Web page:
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BP Updates to Windows 7 with Fujitsu

"Fujitsu has a great ability to respond to new requirements at short notice. Its agile, collaborative approach made what could have been a very painful process seamless"

Jon Wensley, IT Vendor Manager, BP

The customer

BP is a British multinational oil and gas company headquartered in London. It is the third-largest energy company and fourth-largest company in the world measured by 2011 revenues. The company has a market capitalisation of approximately $232 billion, annual revenues of $284 billion, and profit of over $17.3 billion per annum. Today it has over 97,600 employees and produces nearly 2.4 million barrels of crude oil and 8.1 billion cubic feet of natural gas every day. It operates over 24,100 service stations worldwide.

The challenge

Like any other business, large or small, BP must refresh its technology platforms to keep up with new advances. This means ensuring that the latest operating system is available to all its employees, regardless of location. Following the release of Windows 7, BP created its own build of the software dubbed Voyager and intended to roll it out to 10,500 users across Europe. It needed the right partner to ensure this massive deployment was both successful and cost-effective.

“We have to keep in line with modern developments on the desktop and that means installing the latest operating systems to achieve full functionality,” explains Jon Wensley, IT Vendor Manager, BP. “However, we run numerous different applications, many of which are customised for the oil industry, so we need to ensure these integrate with any new platform. We also have employees based in remote and inaccessible locations that need to be reached as part of the programme.”

Fujitsu was an existing hardware partner of BP’s in Europe with an existing team of dedicated engineers and so was invited to tender for the business. Its promise to deliver $600,000 of savings compared to the previous year’s desktop support combined with its knowledge of the company and a large geographical scope secured the contract.

“Fujitsu had the flexibility and agility that this project demanded. It also had the ability to deliver service in a wide variety of locations, from the centre of major metropolises to the deserts of Kazakhstan,” adds Wensley. “From our previous experience of working with Fujitsu, we knew we would be in safe hands despite the challenging nature of the deployment.”

The solution

BP and Fujitsu worked together to identify the order in which each country would be targeted over the course of a two year installation programme. Each country had specific requirements around data retention policy that also had to be taken into account. Installations would consist of a mixture of deploying new laptops and PCs and upgrading existing devices with extra memory to cope with the new software.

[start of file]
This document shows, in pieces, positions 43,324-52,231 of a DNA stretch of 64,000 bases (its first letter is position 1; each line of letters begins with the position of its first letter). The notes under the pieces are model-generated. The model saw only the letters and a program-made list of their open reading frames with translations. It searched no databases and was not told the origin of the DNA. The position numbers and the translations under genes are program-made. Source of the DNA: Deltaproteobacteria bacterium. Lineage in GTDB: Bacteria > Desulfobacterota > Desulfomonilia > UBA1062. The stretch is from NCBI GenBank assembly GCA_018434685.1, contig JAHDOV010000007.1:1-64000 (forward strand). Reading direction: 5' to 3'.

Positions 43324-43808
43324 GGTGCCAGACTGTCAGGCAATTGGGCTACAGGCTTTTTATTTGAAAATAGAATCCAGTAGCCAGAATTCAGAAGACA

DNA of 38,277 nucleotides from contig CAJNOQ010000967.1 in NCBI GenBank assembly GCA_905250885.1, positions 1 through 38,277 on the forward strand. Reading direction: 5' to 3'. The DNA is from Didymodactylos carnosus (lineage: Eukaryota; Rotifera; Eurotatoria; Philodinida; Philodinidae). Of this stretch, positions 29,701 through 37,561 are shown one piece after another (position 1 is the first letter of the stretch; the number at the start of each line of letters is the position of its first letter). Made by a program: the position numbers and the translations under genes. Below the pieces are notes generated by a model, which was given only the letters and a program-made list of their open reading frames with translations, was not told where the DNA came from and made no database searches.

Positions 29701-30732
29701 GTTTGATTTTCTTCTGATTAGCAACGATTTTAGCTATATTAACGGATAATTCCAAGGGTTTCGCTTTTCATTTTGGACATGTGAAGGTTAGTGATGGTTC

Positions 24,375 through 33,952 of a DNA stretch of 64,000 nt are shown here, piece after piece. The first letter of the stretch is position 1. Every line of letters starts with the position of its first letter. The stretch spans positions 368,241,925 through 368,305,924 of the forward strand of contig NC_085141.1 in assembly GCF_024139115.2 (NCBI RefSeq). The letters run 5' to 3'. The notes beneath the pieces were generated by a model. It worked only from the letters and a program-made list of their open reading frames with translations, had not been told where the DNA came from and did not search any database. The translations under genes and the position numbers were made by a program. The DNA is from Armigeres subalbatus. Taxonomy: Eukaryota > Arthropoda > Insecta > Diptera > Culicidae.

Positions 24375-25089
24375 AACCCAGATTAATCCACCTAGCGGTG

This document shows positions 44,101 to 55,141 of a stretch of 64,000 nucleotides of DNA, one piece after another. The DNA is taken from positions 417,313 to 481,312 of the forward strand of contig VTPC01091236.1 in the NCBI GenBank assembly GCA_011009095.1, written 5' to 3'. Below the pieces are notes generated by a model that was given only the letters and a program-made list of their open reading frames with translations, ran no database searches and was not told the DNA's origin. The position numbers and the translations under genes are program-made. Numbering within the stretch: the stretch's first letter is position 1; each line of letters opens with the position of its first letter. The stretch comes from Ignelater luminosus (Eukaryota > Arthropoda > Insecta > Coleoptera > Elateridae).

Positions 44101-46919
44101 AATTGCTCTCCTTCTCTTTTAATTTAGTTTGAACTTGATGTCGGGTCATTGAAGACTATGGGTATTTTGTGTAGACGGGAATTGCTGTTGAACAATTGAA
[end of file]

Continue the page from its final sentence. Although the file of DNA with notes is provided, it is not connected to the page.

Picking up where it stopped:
“It was an incredibly complicated situation with numerous variables to take into account. Typically, the Fujitsu engineers would arrive and begin a staggered process of taking a device, transferring the existing data to an external drive, installing Windows 7 and then putting the data back on,” continues Wensley. “This would take a few hours so in a country such as Germany with 2,500 users; the entire migration process took almost two years. This required detailed planning to minimise the disruption to the business.”

During the transition, BP asked Fujitsu to include an encryption capability, which added further layers of complexity. Nevertheless, the project is being completed on time and on budget, providing a seamless migration to Windows 7. The success of the project to date has also encouraged BP to contract Fujitsu to update the software and drivers on a quarterly basis as well as become involved in new projects.

“The Voyager project covered mainland Europe but, more recently, we decided to run a similar scheme in the UK, Australia, New Zealand and South America,” comments Wensley. “Following an electronic auction, Fujitsu secured the business in these regions.”

Fujitsu also won another contract to upgrade the operating environments on its shipping fleet. This involves integrating 30 specialist applications and replacing hardware within a tightly defined timeframe. When ships are in dock at Dubai, Singapore or Spain, there is only a small window for the Fujitsu engineers to operate before the ship departs on its next journey.

The benefit

Fujitsu has ensured that BP can enjoy the full benefits of running Windows 7 without disrupting the business. Its ability to deliver results on time in complex environments and flexibly address the myriad challenges has made it the preferred partner for software support within BP.

“As an example, BP’s refining plant in Rotterdam is in operation 24/7 – any downtime can result in millions of pounds worth of losses,” says Wensley. “The nature of the environment is also challenging with health and safety issues to be considered. Therefore, Fujitsu’s timing had to be impeccable in order to migrate all users without impacting production.”


From three users in Venezuela to 3,000 users in the UK, Fujitsu is helping deliver a new software platform that will increase productivity and add functionality. Its global reach is providing economies of scale that give BP the best value for money.

“Fujitsu has a great ability to respond to new requirements at short notice. Its agile, collaborative approach made what could have been a very painful process seamless. With Europe now on stream with the new platform, we are continuing to work together around the world to deliver Windows 7.”


Download the BP case study (337 KB/A4, 2 pages)